"I believe in the responsibility you have if you do have a platform to speak about what you think matters. I wouldn’t be able to sleep at night, if I was going out and pretending everything is okay when it’s not. So that to me seems selfish in a way: I think it’s a silly argument to make, and an easy way to write off people using their opportunity and platform to speak about what they think matters."
I do think if any positive is coming out of this, it’s that people are waking up to how bad it is, and always was.
"Honestly, the thing that worries me the most for my son, and what breaks my heart is, for me — just because this is a really personal thing, especially when it comes to sexual assault, and the way that we sometimes excuse certain behaviour — lowering men and saying that they’re these mindless animals who can’t help themselves. That, to me, is just as damaging. I want him to grow up with a sense of value and respect for other people and to know that he is more than that.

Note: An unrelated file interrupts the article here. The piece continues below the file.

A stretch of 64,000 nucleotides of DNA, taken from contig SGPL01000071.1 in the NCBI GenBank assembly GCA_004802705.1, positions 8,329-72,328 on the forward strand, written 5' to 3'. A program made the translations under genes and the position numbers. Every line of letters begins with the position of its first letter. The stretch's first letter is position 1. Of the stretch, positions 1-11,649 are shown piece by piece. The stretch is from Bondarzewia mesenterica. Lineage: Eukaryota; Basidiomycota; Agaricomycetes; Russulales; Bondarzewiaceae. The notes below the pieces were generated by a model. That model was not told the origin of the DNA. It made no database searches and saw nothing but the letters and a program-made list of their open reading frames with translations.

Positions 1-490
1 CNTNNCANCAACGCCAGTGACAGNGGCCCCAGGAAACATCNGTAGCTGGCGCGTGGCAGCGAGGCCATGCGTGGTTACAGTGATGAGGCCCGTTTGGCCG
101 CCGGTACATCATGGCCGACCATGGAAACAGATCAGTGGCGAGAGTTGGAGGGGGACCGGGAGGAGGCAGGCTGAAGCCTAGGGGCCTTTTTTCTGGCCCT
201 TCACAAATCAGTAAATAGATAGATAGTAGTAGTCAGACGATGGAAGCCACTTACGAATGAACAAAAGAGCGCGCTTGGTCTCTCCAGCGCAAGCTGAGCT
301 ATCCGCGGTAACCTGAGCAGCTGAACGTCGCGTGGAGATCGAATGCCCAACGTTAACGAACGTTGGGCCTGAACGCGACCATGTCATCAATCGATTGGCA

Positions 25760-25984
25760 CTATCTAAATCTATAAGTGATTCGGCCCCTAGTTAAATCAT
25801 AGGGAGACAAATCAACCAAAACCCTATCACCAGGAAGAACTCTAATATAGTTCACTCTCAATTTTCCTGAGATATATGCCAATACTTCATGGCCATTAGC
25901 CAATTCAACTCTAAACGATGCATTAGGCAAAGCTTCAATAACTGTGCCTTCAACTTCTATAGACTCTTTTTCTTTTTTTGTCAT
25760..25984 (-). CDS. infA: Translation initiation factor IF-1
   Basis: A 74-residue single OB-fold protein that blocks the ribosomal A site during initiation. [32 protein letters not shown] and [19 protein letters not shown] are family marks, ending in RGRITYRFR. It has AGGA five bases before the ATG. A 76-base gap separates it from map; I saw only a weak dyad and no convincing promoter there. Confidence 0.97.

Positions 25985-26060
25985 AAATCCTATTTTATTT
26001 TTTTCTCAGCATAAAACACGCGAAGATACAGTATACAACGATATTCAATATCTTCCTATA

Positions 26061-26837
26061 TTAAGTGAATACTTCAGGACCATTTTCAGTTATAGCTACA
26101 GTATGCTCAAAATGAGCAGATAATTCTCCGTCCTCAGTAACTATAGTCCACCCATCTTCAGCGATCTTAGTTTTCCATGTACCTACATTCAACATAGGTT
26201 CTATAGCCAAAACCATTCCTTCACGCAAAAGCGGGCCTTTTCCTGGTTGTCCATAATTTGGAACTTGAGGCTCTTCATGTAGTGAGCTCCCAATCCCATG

"I want him to grow up knowing decency is not a sign of weakness, especially if you’re a man. I’ve seen a lot of boys and a lot of men made to feel like they aren’t real men, or that they aren’t strong because they believe in treating other people with humanity and respect. So that’s my biggest fear and hope for my son."
Do you have any anxieties, heading to the Women's March on Washington?
"You always take a chance when you’re going out to things like this, because you never know, especially in times like this. But people are going to have to start digging deep and putting themselves on the line, because if you don’t it’s only going to get worse. And who knows, one day, maybe they’re coming for you; and you think, 'I should have gotten out there, I should have put myself on the line.'
"That’s the point of standing in solidarity: that you’re willing to put yourself out there, and possibly put yourself in harm’s way, for what is right. It’s going to take a lot of strength, and a lot of bravery. The more people who do that, the more surrounded and protected and supported we are. It’s always a gamble. But if you really do believe in the causes and why you’re standing up, and willing to accept there are consequences and ramifications, then that’s what you’d have to do. I’d rather be attacked or demonised for something that I believe is right than to just pretend everything is okay.
"I don’t want to be successful in a society that doesn’t hold onto values of human decency and respect. There’s just certain things I can’t — and won’t — bend on."